Megan Mueller is an assistant professor in the Department of Food Science and Human Nutrition at Colorado State University. Learn more about why she came to CSU and her research interests in obesity prevention in children and families.
1. What brought you to the Department of Food Science and Human Nutrition at CSU?
I really liked the interdisciplinary nature of the research and teaching in the Department of Food Science and Human Nutrition. I was also very attracted by the commitment of FSHN and CSU to community outreach. It was clear to me that the faculty in my department really prioritize the public impact of their work, and I really value that. It’s also exciting to be in a department that has so many interesting projects going on. I get to be a part of a larger effort to enable people to achieve healthier lives and to train the next generation of leaders in nutrition!
2. What are your research interests, and how did you get into that topic?
My research focuses on obesity prevention in children and families, with an emphasis on restaurants and the food environment. I am especially interested in identifying strategies that encourage restaurants to offer healthier options and that enable families to eat healthier when dining out at restaurants. I decided to focus on the restaurant setting because restaurant meals contribute substantially to excess calorie intake, a third of adults and children eat out at fast food restaurants daily, and approximately half of the US food dollar is spent on food outside of the home. The restaurant industry is also a major driver of the food system, so what is served in restaurants can impact the natural environment as well. It’s a really rich and interesting research area to focus on.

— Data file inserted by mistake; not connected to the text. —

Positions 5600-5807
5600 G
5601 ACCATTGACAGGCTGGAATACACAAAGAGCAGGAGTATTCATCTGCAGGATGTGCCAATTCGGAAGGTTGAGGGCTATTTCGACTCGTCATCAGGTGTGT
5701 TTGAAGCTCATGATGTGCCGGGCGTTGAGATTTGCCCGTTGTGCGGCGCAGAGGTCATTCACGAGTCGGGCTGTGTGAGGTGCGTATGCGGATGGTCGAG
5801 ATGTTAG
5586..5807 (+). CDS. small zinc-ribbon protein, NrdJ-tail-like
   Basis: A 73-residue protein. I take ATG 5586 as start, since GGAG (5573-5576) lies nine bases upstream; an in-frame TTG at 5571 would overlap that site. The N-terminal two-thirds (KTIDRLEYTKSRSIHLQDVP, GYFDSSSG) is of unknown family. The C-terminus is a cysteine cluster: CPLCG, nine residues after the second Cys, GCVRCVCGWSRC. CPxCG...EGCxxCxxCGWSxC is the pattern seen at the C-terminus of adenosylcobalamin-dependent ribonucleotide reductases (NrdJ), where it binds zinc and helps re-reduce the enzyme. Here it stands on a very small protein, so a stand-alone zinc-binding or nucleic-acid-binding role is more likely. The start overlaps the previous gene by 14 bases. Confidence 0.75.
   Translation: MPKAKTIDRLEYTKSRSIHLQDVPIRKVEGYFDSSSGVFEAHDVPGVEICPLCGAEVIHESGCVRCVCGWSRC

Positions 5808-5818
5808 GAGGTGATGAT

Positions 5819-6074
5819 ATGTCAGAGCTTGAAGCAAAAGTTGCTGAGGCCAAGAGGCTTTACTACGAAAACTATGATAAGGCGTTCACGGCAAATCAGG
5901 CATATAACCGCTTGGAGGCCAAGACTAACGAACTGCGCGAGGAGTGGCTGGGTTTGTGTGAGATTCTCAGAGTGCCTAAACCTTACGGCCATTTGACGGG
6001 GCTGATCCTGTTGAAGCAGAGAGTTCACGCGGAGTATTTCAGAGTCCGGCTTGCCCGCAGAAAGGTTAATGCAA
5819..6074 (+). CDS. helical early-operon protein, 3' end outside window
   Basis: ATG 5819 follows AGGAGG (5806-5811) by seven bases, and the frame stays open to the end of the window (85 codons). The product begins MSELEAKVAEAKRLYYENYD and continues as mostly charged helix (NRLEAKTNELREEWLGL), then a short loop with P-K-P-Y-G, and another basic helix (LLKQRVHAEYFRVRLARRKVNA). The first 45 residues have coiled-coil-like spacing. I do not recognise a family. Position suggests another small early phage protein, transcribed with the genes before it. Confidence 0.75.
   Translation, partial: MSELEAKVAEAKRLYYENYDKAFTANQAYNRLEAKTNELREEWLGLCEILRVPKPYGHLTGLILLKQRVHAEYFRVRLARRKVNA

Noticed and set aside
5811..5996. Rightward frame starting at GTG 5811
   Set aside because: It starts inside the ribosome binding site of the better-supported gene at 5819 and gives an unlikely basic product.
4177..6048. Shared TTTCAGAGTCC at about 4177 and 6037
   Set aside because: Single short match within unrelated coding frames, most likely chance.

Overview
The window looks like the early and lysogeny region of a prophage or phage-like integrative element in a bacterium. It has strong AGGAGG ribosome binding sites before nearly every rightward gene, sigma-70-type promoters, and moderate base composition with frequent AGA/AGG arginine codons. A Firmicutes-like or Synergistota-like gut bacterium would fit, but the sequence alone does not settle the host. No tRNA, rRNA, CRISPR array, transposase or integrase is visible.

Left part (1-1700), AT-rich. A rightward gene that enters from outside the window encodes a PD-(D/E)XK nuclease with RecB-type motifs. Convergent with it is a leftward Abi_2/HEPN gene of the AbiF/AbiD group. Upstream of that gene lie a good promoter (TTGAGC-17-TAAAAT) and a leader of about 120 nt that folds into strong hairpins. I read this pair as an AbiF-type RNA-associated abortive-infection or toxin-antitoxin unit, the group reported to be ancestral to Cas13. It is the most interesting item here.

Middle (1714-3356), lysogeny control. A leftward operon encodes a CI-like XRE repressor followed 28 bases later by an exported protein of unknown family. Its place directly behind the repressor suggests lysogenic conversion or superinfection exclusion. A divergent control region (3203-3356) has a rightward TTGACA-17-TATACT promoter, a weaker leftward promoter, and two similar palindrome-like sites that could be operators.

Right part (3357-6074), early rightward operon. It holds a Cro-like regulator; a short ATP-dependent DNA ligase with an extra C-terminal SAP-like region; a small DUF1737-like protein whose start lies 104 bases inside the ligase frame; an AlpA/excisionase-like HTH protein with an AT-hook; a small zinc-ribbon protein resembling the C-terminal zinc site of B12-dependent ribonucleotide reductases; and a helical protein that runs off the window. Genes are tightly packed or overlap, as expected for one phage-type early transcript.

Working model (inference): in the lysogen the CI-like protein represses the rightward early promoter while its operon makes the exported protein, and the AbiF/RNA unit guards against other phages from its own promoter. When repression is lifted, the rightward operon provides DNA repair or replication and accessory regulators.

3. What’s your teaching philosophy?
My goal in the classroom is to create an environment where students actively engage in course material and take ownership over their own learning. A central theme in my coursework will be to enable students to further develop agency in their learning through activities such as student-led class discussions, group projects, data analysis exercises, and self-assessments that allow the student to reflect on their own progress in the course. Integral to this theme is an acknowledgement that both students and instructors bring a wealth of experiences, knowledge, and diverse perspectives. Creating an environment where both students and the instructor have a space to share that information will only further enhance the collective understanding of a subject.
4. What’s your favorite thing about campus?
I love how walkable and green the campus is, and how close CSU is to great hiking, biking, and other outdoor activities. The fact that the Aspen Grille is a student run, full-service restaurant on campus with really delicious food is an added bonus too.
The Department of Food Science and Human Nutrition is part of the College of Health and Human Sciences.